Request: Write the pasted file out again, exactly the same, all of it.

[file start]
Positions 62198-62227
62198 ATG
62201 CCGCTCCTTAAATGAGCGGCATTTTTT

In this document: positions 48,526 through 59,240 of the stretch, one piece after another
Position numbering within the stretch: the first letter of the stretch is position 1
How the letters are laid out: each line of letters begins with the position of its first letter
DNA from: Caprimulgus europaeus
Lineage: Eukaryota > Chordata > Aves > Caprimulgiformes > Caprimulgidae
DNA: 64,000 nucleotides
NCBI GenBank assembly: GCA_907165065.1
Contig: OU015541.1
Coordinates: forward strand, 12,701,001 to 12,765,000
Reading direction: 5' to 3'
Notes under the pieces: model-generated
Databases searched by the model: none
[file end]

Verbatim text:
Positions 62198-62227
62198 ATG
62201 CCGCTCCTTAAATGAGCGGCATTTTTT

In this document: positions 48,526 through 59,240 of the stretch, one piece after another
Position numbering within the stretch: the first letter of the stretch is position 1
How the letters are laid out: each line of letters begins with the position of its first letter
DNA from: Caprimulgus europaeus
Lineage: Eukaryota > Chordata > Aves > Caprimulgiformes > Caprimulgidae
DNA: 64,000 nucleotides
NCBI GenBank assembly: GCA_907165065.1
Contig: OU015541.1
Coordinates: forward strand, 12,701,001 to 12,765,000
Reading direction: 5' to 3'
Notes under the pieces: model-generated
Databases searched by the model: none